Statement of Earnings Data Net sales (a) $ 1,303.6 $ 1,280.3 $ 1,178.0 $ 847.0 $ 666.2 Cost of products sold (1,045.6 ) (1,027.6 ) (952.4 ) (672.0 ) (511.6 )
Gross profit 258.0 252.7 225.6 175.0 154.6 Selling, general and administrative expenses (171.3 ) (163.1 ) (153.2 ) (111.1 ) (99.6 ) Interest expense, net (3.3 ) (5.9 ) (15.9 ) (8.8 ) (1.4 ) Goodwill impairment loss (b) (59.0 ) - - - - Restructuring charges (c) (14.3 ) - (2.6 ) (2.5 ) - Litigation settlement income (d) 14.6 1.6 - - - Merger termination fee (e) - - 4.2 - -
Earnings before income taxes and equity earnings 24.7 85.3 58.1 52.6 53.6 Income taxes (16.9 ) (30.7 ) (22.1 ) (19.6 ) (20.1 ) Equity in (loss) earnings of Vail Resorts, Inc., net of related deferred income taxes (f) (.4 ) (.8 ) 3.9 3.4 2.9
Net earnings $ 7.4 $ 53.8 $ 39.9 $ 36.4 $ 36.4
Earnings per share: Basic $ 0.25 $ 1.79 $ 1.34 $ 1.21 $ 1.17 Diluted $ 0.25 $ 1.77 $ 1.33 $ 1.19 $ 1.15 Weighted average shares outstanding: Basic 29.1 30.0 29.9 30.2 31.1 Diluted 29.7 30.4 30.1 30.6 31.7 Statement of Cash Flows Data Cash provided (used) by: Operating activities $ 105.8 $ 110.8 $ 131.0 $ 33.0 $ 42.0 Investing activities (30.7 ) (69.0 ) (90.2 ) (236.0 ) (75.6 ) Financing activities (49.3 ) (42.5 ) (41.0 ) 205.2 23.2 Depreciation and amortization 38.7 35.8 41.6 34.3 23.1 Balance Sheet Data Working capital (excl. cash and cash equivalents) $ 84.2 $ 85.4 $ 95.6 $ 144.8 $ 66.4 Total assets 794.3 832.5 817.9 804.7 483.8 Long-term debt 155.9 179.0 223.1 264.4 42.8 Shareholders equity 412.7 436.1 389.4 350.3 324.1
In 1999, Ralcorp acquired Martin Gillet & Co., Inc. and Southern Roasted Nuts of Georgia, Inc. In 2000, Ralcorp acquired Ripon Foods, Inc., Cascade Cookie Company, Inc., James P. Linette, Inc., and The Red Wing Company, Inc. In 2001, Ralcorp acquired The Torbitt & Castleman Company, LLC. In 2002, Ralcorp acquired Lofthouse Foods Incorporated. For more information about the 2001 and 2002 acquisitions, see Note 2 to the financial statements in Item 8.(b)
In 2003, a non-cash goodwill impairment loss related to the Carriage House reporting unit was recorded in accordance with FAS 142. See Note 2 to the financial statements in Item 8.(c)
In 2003, restructuring charges related to the reduction of operations in Streator, IL, the sale of the ketchup business and the tomato paste business, and the relocation of in-store bakery production. In 2001, restructuring charges related to plant closures in San Jose, CA and Baltimore, MD. In 2000, restructuring charges related to the plant closure in Baltimore, MD. See Note 3 to the financial statements in Item 8.(d)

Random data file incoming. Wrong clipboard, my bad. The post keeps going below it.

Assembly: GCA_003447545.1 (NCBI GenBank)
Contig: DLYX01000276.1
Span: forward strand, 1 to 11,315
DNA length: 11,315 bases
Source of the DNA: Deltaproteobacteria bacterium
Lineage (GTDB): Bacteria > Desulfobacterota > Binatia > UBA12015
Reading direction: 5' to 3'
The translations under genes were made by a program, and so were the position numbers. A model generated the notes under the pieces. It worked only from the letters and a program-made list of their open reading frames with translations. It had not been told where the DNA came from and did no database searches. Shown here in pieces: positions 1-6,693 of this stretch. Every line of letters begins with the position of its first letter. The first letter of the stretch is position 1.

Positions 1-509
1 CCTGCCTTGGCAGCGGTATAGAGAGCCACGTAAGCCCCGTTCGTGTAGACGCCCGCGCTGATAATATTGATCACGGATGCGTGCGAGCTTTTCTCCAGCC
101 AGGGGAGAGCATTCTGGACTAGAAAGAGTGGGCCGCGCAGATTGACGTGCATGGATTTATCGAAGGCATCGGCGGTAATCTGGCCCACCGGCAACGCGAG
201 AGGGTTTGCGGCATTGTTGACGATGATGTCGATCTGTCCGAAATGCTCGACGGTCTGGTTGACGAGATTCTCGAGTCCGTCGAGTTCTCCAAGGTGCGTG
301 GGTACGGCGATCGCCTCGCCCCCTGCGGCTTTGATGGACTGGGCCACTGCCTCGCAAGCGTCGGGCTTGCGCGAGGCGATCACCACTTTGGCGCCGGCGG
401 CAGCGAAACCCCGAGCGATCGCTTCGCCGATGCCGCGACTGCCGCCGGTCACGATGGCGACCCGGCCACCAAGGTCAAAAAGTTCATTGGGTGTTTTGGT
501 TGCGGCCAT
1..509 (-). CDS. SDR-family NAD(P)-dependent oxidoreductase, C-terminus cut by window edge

In 2003 and 2002, Ralcorp received payments in settlement of its claims related to vitamin antitrust litigation. The amounts received were recorded net of related expenses.(e)
In 2001, Agribrands International, Inc. terminated a merger agreement with Ralcorp. Ralcorp received a payment of $5.0 as a termination fee, which was recorded net of related expenses.(f)
In 2003 and 2002, Ralcorp adjusted its equity earnings to reflect the cumulative effect of earnings restatements made by Vail Resorts, Inc. See Note 7 to the financial statements in Item 8.
ITEM 7. MANAGEMENTS DISCUSSION AND ANALYSIS OF FINANCIAL CONDITION AND RESULTS OF OPERATIONS
The following discussion summarizes the significant factors affecting the consolidated operating results, financial condition, liquidity and capital resources of Ralcorp Holdings, Inc. This discussion should be read in conjunction with the financial statements under Item 8, especially Note 19, and the Cautionary Statement on Forward-Looking Statements on page 2. The terms our, we, Company, and Ralcorp as used herein refer to Ralcorp Holdings, Inc. and its consolidated subsidiaries.
RECENTLY ISSUED ACCOUNTING STANDARDS
See Note 1 for a discussion regarding recently issued accounting standards, including FAS 141, 142, 143, 144, 145, 146, 148, 149, and 150; FIN 45 and 46; and EITF 00-10, 00-14, 00-25, 01-09, and 02-17.
RESULTS OF OPERATIONS
Net Sales Net sales grew from less than $1.2 billion in fiscal 2001 to nearly $1.3 billion in 2002 and over $1.3 billion in 2003. The 9% increase from 2001 to 2002 and the 2% increase from 2002 to 2003 were due primarily to the timing of business acquisitions. Refer to the segment discussions below for specific factors affecting results.
Operating Expenses Cost of products sold was 80.2%, 80.3%, and 80.9% of net sales in 2003, 2002, and 2001, respectively, while selling, general and administrative (SG&A) was 13.1%, 12.7%, and 13.0%. In fiscal 2002, gross margins increased as a result of improved operating efficiencies in the Dressings, Syrups, Jellies & Sauces division and lower ingredient costs in the Snack Nuts & Candy division. In fiscal 2002 we adopted FAS 142 which discontinued the amortization of goodwill, while 2001 SG&A included $8.0 million of goodwill amortization. In fiscal 2003, SG&A included $2.5 million of incremental expenses associated with a pilot project to upgrade information systems, $1.5 million related to accounts receivable losses caused by the bankruptcy of the Fleming Companies, Inc. (Fleming), and $1.2 million related to the recall of a product produced for a co-manufacturing customer. Again, refer to the segment discussions below for other factors affecting results.